Words by Michael Winnick, Visuals by Delaney Gibbons
Slams at Hamilton and SNL. Fights with Mexico and Ford. Calls with Taiwan. A steady stream of incendiary messages, 4 a.m. rants, and BOLD STATEMENTS.
How is the American electorate processing these seemingly random and off-the-cuff media binges from our president? As we've been tracking the thoughts and opinions of American voters across the country, we expected to watch voter sentiment as it evolved over time. What we got was a front-row seat to the unfolding of a flashpoint presidency.
Since Washington retired to Mount Vernon, presidential transitions have been marked by continuity and calm. The orderly, peaceful transition of power, from a gracious outgoer to an enthusiastic newcomer, is a hallmark of American democracy. While this transition certainly remains quite orderly, we're seeing a different approach. Trump doesn’t shy away from drama. He loves it. He’s a reality TV star who knows that conflict commands attention and has long believed that “bad publicity is sometimes better than no publicity at all.”
"I can go bing bing bing . . . and they put it on. and as soon as I tweet it out — this morning on television, FOX — ‘Donald Trump, we have breaking news.'” Donald Trump, Times of London interview, January 16, 2017
It’s clear in our research that Donald Trump has a vehicle for making that on-demand publicity happen: flashpoints. Since the election, scout entries and videos clustered around a steady drumbeat of mini-conflicts that kept the electorate engaged, fired up and polarized. Our researchers noticed this pattern as they combed through and meticulously tagged nearly 1,000 entries and many hours of video. At the same time, our friends at Quid, makers of a pioneering data modeling platform, analyzed our data using AI. Their visualizations corroborated what we found.
Either way, the typical media playbook strategies have been replaced. Obama may have been the first candidate to go digital in his election strategy, but Trump and Jared Kushner growth-hacked it.
The flashpoint presidency playbook
Throughout our study, scouts have responded to Trump’s flashpoints in three ways that demonstrate their consistency and power. First, flashpoints have pointed and maintained voter attention towards certain topics. Equally as important, some scouts believed their attention had been intentionally diverted away from other news events, noting, for example, the timing of the Hamilton controversy alongside Trump’s $25 million lawsuit settlement.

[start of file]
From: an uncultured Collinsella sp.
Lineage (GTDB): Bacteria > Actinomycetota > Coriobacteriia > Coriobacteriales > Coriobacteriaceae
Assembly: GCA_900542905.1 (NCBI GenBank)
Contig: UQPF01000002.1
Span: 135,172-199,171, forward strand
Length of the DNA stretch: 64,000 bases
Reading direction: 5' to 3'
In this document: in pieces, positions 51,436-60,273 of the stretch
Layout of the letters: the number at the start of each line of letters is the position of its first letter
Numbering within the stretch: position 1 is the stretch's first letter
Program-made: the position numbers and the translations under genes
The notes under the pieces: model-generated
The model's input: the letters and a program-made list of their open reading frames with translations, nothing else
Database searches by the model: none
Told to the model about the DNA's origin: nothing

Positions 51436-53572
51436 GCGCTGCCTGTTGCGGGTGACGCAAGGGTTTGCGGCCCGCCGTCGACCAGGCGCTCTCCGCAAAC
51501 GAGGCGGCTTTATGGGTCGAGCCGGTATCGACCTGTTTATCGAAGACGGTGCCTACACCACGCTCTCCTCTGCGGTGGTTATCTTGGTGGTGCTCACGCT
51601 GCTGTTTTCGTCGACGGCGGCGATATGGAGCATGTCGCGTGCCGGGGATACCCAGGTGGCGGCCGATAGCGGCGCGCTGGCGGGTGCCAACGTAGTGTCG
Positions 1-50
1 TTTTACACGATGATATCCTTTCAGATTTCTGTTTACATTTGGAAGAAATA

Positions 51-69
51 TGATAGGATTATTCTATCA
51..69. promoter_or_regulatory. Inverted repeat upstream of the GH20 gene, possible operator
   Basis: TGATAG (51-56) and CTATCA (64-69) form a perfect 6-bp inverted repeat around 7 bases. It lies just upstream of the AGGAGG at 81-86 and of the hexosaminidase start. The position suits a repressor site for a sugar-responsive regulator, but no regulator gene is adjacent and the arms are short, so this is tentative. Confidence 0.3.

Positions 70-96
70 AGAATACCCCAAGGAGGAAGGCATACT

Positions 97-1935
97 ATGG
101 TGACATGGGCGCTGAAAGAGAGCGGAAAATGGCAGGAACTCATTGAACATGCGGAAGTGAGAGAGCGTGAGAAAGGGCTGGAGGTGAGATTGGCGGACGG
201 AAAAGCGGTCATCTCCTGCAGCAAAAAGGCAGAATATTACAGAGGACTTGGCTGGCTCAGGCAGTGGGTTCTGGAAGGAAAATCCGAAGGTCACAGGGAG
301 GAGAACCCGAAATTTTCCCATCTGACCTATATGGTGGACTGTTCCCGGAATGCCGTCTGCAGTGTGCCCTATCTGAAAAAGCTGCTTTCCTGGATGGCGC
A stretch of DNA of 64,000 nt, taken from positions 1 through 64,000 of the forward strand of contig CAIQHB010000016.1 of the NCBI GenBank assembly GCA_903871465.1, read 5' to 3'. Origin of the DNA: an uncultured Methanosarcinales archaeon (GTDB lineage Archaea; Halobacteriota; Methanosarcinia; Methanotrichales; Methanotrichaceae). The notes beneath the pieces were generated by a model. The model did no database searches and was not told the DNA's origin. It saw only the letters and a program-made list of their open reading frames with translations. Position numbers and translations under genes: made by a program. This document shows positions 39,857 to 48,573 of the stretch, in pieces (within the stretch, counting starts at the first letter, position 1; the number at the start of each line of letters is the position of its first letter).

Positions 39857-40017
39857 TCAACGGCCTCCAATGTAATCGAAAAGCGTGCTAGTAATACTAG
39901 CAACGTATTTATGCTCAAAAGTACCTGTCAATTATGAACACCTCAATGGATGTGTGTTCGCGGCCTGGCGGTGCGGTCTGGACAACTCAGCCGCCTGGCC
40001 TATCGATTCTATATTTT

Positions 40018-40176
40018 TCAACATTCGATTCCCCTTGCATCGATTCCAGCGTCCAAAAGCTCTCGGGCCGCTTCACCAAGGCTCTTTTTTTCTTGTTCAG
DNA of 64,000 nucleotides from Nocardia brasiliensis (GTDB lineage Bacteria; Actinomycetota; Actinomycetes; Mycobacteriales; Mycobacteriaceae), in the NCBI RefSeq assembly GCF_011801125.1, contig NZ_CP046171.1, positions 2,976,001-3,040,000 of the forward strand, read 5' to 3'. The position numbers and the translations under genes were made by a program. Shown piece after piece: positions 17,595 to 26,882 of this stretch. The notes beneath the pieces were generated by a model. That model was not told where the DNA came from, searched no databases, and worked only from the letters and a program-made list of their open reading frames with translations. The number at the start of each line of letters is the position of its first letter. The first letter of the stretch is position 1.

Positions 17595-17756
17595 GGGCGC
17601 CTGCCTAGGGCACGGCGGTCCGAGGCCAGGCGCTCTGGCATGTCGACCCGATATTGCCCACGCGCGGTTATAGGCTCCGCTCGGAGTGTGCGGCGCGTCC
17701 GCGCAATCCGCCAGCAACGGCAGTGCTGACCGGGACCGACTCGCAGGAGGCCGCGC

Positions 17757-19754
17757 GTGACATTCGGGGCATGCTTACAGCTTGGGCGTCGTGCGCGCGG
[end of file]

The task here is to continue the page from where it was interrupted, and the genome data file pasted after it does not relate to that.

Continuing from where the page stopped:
Flashpoints also both galvanize Trump’s supporters and enrage his detractors, keeping everyone emotionally charged and invested. Take the reactions to Meryl Streep’s Golden Globe speech, for example:
"Trump tweeting about Meryl Streep early this morning was absolutely outrageous. I disagree with it wholeheartedly. I'm disappointed he's thin-skinned. He really doesn't need to be our president if he can't handle criticism.” Crysta G. 46 | Alhambra, CA
"I guess I used to be a Meryl Streep fan. But after watching the Golden Globes last night, I am just done....I'm just so done with Hollywood ... people are a bunch of babies." Bridget B. 48 | Ballwin, MO
Lastly, flashpoints work as a strategy to undermine rivals, placing them on the defense and on the political ground of Trump’s choosing. The battle with John Lewis, who announced his boycott of the inauguration, is a recent example.
In our analysis, we’ve categorized the flashpoints our scouts mentioned in their entries according to both their content and the reactions they created with our participants. While his strategies are similar to age-old rhetorical strategies, their straight-to-the-public use in social media, their timing, and their content all serve to heighten their power.
Flashpoint type 1: Picking a fight
In a typical presidential transition, the incomer crafts sound bites around policy and legislation. Trump, on the other hand, shares anecdotes, calls out individuals and organizations (such as the CIA and Congress), and starts arguments--particularly in the corporate realm. Traditional press conferences outlining policy were conspicuously absent.
Scout mentions spiked, for example, when Trump tweeted that he compelled a single company, Carrier, to keep a relatively small number of domestic jobs. He followed up with tweets about Lockheed Martin, GM, and Toyota for the same reason.
"This week, I feel like Donald Trump has been pretty active. I know he's been on Twitter. I know he's been doing a lot of things with companies.... I think that's tremendous…. I think he's doing a great job already, and he's not even officially in office yet." John K. 39 | Clay, NY
"Using bribes to get Carrier to leave 800 out of 2,000 or 3,000 jobs in Indiana.... all these things show what a ridiculous person Donald Trump is, and how horrible of a presidency he's going to have, and what a disaster and a shit show our country is going to be in store for the next four years." William C. 40 | Denver, CO